Martin Perl, a particle physicist of distinction whose research was based in large part at the Stanford Linear Accelerator Center SLAC in California, and who latterly was appointed as Visiting Professor in the Department of Physics, has died at the age of 87.
Perl was born in 1927 in New York City, son of refugees from Poland. He graduated from high school at the age of 16, and then served in the Merchant Marine before military service in World War II. On his return he earned an undergraduate degree in chemical engineering from the Polytechnic Institute of Brooklyn in 1948, and then he went on to work as a chemical engineer at General Electric.
At the age of 23 he decided to enrol in the physics PhD programme at Columbia University working with I. I. Rabi who had won the Nobel Prize in Physics in 1944. He then served on the faculty of the University of Michigan before joining SLAC in 1963, at a time when the lab’s iconic 2-mile-long linear accelerator was being constructed.
Persistence and fortitude
Perl was known as a scientist for his characteristic persistence and fortitude in his experiments. His work at SLAC was driven by his determination to understand the nature and properties of leptons, particles which alongside quarks were known at the time to be the fundamental constituents of matter. Martin was convinced that as well as there being an electron and heavier muon in Nature, that there should also be additional leptons, just as it was becoming apparent that new “generations” of quarks were being discovered at SLAC.
Jonathon Coleman, Royal Society Research Fellow at Liverpool, said: “Martin was inspirational, a colleague whose commitment and passion for physics were matched with a determination to achieve what others thought was impossible. He shared his ideas and thoughts with me at SLAC and he brought it all to work in Liverpool where our plans for the future will continue to be realised.”
His first experiments were unsuccessful, but with the advent of electron-positron collisions in the SPEAR collider, he was able to demonstrate after painstaking work that indeed there existed a third lepton family – the tau-lepton, with 3,500 times the mass of the electron.
In 1995 his discovery was recognised with the award of the Nobel Prize for Physics, and his scientific achievements throughout his career were distinguished with the award of the Wolf Prize in physics in 1982, his membership of the US National Academy of Sciences, and his Fellowship of the American Physical Society.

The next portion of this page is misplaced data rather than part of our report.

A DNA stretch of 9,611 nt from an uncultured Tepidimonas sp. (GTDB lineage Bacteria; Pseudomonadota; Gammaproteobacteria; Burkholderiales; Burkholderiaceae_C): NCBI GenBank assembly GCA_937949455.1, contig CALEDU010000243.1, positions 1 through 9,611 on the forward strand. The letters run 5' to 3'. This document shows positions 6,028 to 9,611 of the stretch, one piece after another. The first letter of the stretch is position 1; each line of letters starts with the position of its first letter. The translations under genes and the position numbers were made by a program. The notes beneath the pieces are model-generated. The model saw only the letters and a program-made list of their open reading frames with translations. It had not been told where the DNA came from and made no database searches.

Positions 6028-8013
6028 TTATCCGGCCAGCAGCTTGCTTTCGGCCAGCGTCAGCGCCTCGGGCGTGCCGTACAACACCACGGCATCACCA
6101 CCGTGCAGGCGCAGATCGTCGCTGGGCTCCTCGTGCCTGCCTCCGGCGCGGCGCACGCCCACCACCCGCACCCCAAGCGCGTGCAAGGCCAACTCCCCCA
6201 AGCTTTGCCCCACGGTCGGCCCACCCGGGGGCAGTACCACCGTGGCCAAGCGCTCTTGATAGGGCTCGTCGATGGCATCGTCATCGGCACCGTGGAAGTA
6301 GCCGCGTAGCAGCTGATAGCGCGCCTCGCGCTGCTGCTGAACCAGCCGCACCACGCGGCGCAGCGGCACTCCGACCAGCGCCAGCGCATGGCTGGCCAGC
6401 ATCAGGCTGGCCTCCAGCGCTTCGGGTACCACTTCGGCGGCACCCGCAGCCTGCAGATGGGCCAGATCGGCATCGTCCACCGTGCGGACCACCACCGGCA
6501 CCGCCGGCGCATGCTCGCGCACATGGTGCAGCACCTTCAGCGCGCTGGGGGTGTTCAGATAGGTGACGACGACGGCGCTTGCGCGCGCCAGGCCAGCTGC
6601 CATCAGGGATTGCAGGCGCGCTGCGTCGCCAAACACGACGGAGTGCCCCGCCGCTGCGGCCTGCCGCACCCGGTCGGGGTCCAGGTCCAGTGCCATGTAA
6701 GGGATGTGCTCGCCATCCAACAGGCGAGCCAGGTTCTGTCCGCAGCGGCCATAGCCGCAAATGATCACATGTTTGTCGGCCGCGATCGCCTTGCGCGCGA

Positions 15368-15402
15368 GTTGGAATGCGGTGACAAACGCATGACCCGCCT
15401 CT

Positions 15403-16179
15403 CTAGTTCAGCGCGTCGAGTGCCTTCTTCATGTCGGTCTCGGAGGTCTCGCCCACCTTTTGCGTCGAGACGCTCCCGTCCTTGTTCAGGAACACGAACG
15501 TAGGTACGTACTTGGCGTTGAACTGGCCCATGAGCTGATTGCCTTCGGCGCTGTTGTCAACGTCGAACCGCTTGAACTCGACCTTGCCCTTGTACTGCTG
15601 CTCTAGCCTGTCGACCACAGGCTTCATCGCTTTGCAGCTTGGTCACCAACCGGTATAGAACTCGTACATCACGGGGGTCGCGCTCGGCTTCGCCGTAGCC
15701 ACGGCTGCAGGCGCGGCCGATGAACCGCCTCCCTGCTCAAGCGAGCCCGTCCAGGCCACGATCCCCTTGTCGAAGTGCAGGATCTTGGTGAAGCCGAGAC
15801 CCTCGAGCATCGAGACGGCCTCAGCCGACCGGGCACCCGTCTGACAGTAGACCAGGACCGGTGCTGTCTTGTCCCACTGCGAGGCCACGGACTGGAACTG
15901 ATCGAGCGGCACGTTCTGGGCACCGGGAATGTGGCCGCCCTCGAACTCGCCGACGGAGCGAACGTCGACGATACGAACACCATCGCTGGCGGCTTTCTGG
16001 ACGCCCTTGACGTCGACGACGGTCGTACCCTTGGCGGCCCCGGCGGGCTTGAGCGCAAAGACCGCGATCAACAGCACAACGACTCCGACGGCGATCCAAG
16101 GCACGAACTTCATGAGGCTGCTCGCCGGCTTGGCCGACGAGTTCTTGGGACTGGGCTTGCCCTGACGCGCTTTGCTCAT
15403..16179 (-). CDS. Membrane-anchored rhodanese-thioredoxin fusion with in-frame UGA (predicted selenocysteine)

Since he retired, Perl continued to work at SLAC. His recent work was to probe for evidence for “dark energy” in the Universe by means of laboratory experiments which pushed at the “precision frontier” to find deviations from expectation given present understanding of the laws of physics. Dark energy, as its name suggests, is right now no more than a construct of cosmologists and astrophysicists to fix up present astronomical observations which reveal the properties of what we nowadays understand as the expanding Universe.
Perl believed that if it existed, ultimately consequences of dark energy must show up terrestrially. To this end his engagement at SLAC in this respect during his retirement included enthusing young physicists to develop the experiments with sensitivities, hitherto considered almost impossible, to probe for the effects of dark energy.
One such was Jonathon Coleman, who, after leaving SLAC to take up a Royal Society Research Fellowship in Liverpool, continued to work with Perl setting up an atom interferometer in the Department of Physics with the aim of probing anomalous gravitational effects which could be due to dark energy.
Though still in its infancy, Coleman’s experimental work has developed fast in collaboration with Perl to the extent that he is now looking to the construction of a larger experiment which also may well run “in coincidence” with similar apparatus in the US.
Themis Bowcock, Head of Particle Physics at Liverpool, commented “In his short time with us in Liverpool, Martin brought unforgettable inspiration. One could not but be inspired by his passionate commitment and his determination to discover the unknown and the unexpected, and one could not but be impressed with the innovation and skill which, even in his ninth decade on the planet, he brought to his work. Everyone who met and interacted with him when he was in Liverpool can never forget their interaction with one of the great experimental physicists of recent times.”